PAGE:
Burns survivor turned model calls on beauty industry to widen its appeal

Burns survivor turned model calls on beauty industry to widen its appeal

Avon is the very first brand to sign up to Changing Faces’ #PledgeToBeSeen, calling on fashion and beauty brands to feature people with visible differences in its campaigns.

Research from Avon found that 80 percent of women say they feel too much pressure to be ‘perfect’, with 60 per cent feeling pressured to meet a certain beauty standard.

According to the study, 40 percent of women said they find it hard to relate to the women they see in the media, which prompted the beauty products firm to feature a more diverse range of women in its own campaigns.

The firm also announced Stand4her, a global initiative to tackle some of the barriers preventing women from achieving their full potential. The initiative aims to improve the lives of 100 million women each year.

Following the 2013 coach crash doctors gave Ms Pugh a one in 1,000 chance of survival, but after 200 operations and three months in a medically induced coma she defied expectations and began to rebuild her life.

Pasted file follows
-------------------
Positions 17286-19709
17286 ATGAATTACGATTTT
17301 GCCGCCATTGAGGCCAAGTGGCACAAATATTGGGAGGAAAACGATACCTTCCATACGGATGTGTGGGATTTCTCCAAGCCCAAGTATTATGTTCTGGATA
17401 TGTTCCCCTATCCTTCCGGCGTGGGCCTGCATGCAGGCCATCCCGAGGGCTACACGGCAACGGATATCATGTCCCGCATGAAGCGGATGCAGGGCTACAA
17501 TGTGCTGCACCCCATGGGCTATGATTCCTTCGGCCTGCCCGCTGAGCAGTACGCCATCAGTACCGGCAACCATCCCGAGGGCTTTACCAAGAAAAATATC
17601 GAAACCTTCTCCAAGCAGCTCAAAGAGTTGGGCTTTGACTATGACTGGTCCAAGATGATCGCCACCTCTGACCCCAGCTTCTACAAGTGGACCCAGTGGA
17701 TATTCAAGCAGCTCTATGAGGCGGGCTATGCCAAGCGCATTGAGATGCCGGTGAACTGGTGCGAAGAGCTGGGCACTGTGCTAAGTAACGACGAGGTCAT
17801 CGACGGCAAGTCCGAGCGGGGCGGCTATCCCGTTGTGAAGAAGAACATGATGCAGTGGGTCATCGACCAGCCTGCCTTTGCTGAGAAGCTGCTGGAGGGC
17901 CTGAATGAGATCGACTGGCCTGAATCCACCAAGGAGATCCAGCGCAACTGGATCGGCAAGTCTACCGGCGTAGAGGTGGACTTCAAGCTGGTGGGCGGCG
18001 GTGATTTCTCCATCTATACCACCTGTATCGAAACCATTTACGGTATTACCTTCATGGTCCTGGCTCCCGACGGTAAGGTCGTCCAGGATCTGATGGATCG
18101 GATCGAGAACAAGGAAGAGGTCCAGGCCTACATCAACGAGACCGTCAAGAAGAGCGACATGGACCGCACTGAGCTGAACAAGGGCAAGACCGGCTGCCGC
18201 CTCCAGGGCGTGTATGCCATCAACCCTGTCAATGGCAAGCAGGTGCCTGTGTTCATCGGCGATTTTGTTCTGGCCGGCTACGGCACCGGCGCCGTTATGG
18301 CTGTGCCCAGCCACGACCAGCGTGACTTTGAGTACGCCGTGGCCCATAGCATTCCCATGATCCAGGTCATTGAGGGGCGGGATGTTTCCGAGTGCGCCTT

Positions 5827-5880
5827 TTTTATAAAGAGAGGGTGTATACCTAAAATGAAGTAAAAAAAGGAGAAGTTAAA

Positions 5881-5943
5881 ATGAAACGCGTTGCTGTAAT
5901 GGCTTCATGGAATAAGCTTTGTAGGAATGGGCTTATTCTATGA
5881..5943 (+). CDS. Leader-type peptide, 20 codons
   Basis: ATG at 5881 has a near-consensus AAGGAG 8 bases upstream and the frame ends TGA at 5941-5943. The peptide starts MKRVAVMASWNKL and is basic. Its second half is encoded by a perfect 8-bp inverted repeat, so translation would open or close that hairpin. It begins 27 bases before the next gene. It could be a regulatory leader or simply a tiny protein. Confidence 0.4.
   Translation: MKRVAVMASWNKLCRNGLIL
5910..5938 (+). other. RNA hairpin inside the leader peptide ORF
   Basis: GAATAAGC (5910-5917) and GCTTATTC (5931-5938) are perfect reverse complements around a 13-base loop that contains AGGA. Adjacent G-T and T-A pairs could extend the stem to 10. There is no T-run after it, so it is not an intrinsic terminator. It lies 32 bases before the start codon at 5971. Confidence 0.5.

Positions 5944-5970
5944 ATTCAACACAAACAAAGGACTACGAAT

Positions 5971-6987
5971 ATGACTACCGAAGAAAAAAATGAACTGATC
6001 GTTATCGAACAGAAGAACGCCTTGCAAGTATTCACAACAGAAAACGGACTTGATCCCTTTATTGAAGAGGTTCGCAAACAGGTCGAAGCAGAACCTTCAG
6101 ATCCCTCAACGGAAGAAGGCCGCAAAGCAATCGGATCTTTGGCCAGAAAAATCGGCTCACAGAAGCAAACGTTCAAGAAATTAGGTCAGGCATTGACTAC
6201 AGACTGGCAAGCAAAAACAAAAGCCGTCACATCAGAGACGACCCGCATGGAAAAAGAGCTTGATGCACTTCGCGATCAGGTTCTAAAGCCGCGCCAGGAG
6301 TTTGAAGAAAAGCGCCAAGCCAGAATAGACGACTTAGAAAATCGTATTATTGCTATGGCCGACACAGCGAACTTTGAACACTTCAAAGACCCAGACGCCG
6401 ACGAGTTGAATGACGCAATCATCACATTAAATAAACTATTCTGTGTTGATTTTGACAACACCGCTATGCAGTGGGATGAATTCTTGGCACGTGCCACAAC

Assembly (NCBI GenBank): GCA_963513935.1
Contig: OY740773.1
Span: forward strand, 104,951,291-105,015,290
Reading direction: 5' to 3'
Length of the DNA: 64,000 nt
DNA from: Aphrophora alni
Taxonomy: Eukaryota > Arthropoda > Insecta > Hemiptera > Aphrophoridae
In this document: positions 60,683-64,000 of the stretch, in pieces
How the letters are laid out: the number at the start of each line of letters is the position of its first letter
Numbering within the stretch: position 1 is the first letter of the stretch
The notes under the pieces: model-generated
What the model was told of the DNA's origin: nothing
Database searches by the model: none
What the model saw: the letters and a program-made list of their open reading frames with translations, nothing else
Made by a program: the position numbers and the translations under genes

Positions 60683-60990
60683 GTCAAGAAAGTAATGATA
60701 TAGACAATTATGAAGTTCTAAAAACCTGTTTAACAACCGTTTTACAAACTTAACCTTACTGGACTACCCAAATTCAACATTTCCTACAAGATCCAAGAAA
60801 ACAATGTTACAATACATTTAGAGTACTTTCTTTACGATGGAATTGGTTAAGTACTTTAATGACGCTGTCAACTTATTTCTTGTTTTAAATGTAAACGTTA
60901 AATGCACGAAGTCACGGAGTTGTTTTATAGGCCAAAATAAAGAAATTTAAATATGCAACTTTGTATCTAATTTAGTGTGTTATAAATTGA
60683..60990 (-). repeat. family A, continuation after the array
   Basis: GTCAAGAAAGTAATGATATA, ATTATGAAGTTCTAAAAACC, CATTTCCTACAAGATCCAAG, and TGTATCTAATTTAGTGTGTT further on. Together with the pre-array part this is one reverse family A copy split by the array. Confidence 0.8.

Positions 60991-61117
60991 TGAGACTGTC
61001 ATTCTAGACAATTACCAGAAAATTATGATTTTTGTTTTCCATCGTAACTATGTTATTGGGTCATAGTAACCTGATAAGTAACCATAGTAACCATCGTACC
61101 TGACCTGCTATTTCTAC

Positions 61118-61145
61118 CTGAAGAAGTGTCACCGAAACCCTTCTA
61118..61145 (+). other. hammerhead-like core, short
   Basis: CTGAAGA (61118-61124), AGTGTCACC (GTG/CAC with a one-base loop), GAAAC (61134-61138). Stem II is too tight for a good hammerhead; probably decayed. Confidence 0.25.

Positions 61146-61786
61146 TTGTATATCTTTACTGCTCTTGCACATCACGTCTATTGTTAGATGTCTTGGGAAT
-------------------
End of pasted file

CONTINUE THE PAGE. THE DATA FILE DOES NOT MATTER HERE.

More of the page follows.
Now she says she wants to be a role model for people who have suffered similar ordeals.

Ms Pugh said: “When I was receiving treatments for my burns I would read magazines to pass the time and I never saw anyone who looked like me – so to be a part of a mainstream beauty campaign is so important.

“Hopefully these campaigns will open people’s eyes to the need for more diversity in the fashion and beauty industry and the impact this can have on people’s confidence and self-esteem.”

She added: “I hope to inspire others to embrace their appearance, no matter what they look like. I want people to feel confident and use clothes and beauty to express who they are rather than hide away.”

At least 1.3 million children, young people and adults in the UK are estimated to have

significant disfigurements, including 569,000 with facial disfigurements – around one in 111 in the population.

Becky Hewitt, chief executive of Changing Faces, said: “As a charity that supports people with visible differences, we want to see brands, publications and designers working with real people of all appearances so that beauty and fashion is accessible to all.

She added: “We are thrilled that our ambassador, Catrin, is one of the faces of Avon’s new campaign, proving that people who look different have a right to be seen and heard, especially in an industry which has historically excluded them.”

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